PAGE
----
A$AP Ferg releases stale, forgettable new album

A$AP Ferg releases stale, forgettable new album

Jameson Williams

Once the Trap Lord, A$AP Ferg has fallen into a trap himself. The closest he has come to generating a vibe like that of the tracks “Work” or “Shabba”, was his 2017 single “Plain Jane”, which grew monotonous. Floor Seats, A$AP Ferg’s newest album, also falls victim to this monotony. 

The album begins with the titular track “Floor Seats”. At first, the track feels fresh and experimental, but it quickly dissolves into mediocrity. A disruptive and unnecessary distortion is implemented for the chorus. The album’s one single, “Pups” featuring A$AP Rocky, was also weedy. The single should act as a hook that attracts listeners, but this did quite the opposite. “Pups” was forgettable and it’s a shame it made the final track list. 

The production on “Hummer Limo” is credited to Timbaland, Angel Lopez, and Frederico Vindver. The trio took an interesting approach to the beat and ended up emphasizing A$AP Ferg’s lack of poetry prowess. At about 1:20 into the song, the chirp of a cricket can be heard buried deep within the production. Although it was subtle, the chirp was obnoxious.

On “Ride”, Ty Dolla $ign is hard to understand. On the chorus, it sounds like he says, “I just bought a Raichu”, which might have been nuanced and cool. But instead, he chooses a much weaker and simpler line, “I just want to ride you”.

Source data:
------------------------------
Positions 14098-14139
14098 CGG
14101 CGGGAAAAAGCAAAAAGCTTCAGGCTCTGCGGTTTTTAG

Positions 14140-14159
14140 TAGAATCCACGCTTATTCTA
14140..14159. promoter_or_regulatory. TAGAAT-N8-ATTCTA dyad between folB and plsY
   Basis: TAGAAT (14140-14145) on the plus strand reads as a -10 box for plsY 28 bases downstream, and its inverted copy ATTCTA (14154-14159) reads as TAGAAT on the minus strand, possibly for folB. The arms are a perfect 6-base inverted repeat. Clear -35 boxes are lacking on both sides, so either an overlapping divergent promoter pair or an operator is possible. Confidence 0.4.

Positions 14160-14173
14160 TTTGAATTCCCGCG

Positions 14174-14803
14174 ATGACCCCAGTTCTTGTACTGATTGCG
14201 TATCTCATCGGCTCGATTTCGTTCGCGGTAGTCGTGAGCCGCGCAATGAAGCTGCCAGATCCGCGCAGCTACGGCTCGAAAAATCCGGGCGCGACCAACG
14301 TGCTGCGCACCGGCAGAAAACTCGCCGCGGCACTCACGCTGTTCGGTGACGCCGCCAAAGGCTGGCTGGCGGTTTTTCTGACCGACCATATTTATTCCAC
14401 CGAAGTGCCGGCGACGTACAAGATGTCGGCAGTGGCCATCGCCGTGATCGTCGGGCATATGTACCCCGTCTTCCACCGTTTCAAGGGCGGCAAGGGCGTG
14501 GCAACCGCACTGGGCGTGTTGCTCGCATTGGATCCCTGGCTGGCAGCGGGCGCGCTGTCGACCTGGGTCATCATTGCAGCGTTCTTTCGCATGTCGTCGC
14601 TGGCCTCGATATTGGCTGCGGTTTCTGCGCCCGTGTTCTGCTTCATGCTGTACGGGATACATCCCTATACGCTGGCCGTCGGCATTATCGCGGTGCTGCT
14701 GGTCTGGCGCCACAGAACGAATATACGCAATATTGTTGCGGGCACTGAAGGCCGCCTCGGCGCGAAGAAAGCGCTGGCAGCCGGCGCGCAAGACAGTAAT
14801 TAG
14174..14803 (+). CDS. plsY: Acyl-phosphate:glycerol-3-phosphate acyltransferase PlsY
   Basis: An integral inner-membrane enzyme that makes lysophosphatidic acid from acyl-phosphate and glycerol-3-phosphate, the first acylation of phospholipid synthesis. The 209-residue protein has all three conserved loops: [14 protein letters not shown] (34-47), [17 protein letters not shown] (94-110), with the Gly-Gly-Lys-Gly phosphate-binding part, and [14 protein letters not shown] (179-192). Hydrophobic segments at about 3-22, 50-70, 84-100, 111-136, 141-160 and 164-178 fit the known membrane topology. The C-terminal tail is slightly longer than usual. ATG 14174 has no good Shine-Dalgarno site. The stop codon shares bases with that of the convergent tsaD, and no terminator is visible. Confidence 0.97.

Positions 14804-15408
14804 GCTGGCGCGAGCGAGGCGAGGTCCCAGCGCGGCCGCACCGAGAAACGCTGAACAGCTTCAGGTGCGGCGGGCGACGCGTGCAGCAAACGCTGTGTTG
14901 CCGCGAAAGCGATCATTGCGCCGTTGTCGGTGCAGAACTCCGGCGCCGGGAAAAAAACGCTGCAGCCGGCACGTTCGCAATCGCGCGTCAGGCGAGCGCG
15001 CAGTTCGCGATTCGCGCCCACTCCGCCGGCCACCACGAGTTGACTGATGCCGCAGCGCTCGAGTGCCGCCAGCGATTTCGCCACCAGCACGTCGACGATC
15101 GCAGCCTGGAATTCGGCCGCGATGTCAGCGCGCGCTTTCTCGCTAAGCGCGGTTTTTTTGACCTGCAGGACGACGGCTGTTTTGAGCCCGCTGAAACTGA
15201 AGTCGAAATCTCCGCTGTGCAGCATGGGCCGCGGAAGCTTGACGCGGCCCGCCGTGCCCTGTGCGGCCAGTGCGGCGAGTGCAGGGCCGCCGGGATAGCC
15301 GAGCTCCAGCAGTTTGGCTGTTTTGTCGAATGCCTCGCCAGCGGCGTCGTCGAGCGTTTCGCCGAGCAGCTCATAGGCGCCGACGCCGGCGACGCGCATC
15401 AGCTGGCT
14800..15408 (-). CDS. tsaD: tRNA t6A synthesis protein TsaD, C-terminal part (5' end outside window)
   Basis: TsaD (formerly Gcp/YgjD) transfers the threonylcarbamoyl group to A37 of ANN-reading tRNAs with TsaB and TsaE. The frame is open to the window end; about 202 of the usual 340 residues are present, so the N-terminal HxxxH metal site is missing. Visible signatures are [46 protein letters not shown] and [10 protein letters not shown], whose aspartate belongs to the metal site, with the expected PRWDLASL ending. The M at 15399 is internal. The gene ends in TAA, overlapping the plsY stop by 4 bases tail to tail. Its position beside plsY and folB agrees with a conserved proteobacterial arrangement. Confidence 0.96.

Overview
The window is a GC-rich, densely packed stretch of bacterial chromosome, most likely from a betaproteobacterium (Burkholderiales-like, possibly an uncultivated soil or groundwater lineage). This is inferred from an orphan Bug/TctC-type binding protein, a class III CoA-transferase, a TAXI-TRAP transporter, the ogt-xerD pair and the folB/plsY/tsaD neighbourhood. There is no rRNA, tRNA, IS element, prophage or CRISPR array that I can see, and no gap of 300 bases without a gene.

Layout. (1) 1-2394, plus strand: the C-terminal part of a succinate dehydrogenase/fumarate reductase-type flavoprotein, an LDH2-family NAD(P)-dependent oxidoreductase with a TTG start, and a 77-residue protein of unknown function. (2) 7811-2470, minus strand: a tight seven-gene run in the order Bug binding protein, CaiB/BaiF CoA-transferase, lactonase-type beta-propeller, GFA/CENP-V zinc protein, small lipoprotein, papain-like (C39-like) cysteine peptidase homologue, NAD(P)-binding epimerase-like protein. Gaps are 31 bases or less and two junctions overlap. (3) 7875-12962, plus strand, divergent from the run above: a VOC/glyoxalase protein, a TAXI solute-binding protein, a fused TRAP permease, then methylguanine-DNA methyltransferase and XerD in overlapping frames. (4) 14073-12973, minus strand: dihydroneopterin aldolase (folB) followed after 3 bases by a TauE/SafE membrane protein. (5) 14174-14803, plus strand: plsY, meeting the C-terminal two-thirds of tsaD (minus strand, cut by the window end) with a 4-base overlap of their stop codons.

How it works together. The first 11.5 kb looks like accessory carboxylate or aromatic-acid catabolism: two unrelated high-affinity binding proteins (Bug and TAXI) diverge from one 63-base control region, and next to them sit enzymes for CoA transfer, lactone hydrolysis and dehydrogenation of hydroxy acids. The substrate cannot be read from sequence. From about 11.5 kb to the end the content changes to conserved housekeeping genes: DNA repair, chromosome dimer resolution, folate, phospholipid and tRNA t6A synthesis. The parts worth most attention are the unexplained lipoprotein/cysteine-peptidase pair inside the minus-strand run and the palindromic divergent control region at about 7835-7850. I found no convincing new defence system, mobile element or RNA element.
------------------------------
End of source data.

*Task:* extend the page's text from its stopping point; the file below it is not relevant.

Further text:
What happened to Ferg?

A$AP Ferg uses ad-libs like a crutch, and it grows sorely repetitive. Old fans of his will recognize the “coo coo” ad-lib. On Floor Seats, he shouts “coo coo” so much that it grows laughable. Amidst his poor quality of lyricism and production, the album falls short in too many ways. 

In general, A$AP Ferg’s trajectory as an artist has left much to be desired. Floor Seats feels half finished, awkward, and unrefined. That is strange because at a brief run time of 27 minutes, there should be time to polish nine songs. It appears that A$AP Ferg and his team had a goal to produce something new, fresh, and different (a la Kanye West’s Yeezus), but created something unoriginal, generic, and boring instead. As a huge fan of rap I’m sad to say that I needed a break from hip-hop at this album’s conclusion, and turned to a different genre in order to cleanse my pallet. 

“Jet Lag” and “Hummer Limo” are the closest to stand-out tracks. 

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